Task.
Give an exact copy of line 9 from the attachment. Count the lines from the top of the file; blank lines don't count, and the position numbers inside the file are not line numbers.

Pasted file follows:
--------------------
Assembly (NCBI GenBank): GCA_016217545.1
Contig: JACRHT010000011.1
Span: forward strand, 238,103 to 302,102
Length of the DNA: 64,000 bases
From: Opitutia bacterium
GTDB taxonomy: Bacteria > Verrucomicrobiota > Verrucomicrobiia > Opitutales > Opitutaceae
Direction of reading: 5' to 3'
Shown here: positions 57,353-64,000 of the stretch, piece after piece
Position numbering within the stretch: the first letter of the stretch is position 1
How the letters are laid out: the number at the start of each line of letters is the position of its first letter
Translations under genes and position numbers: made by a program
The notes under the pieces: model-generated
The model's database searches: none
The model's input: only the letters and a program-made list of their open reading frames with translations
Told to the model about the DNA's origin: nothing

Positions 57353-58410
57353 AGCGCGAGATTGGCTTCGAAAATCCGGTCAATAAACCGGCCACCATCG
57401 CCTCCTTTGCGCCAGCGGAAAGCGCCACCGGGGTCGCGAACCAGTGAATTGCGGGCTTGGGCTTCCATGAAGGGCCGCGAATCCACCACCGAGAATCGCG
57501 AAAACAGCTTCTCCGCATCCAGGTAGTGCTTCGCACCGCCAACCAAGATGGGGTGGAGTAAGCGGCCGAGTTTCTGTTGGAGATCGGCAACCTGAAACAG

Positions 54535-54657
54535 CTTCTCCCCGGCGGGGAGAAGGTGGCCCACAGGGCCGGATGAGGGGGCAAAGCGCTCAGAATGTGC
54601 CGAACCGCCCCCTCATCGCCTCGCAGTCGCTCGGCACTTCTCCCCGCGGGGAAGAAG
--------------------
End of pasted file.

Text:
Position numbering within the stretch: the first letter of the stretch is position 1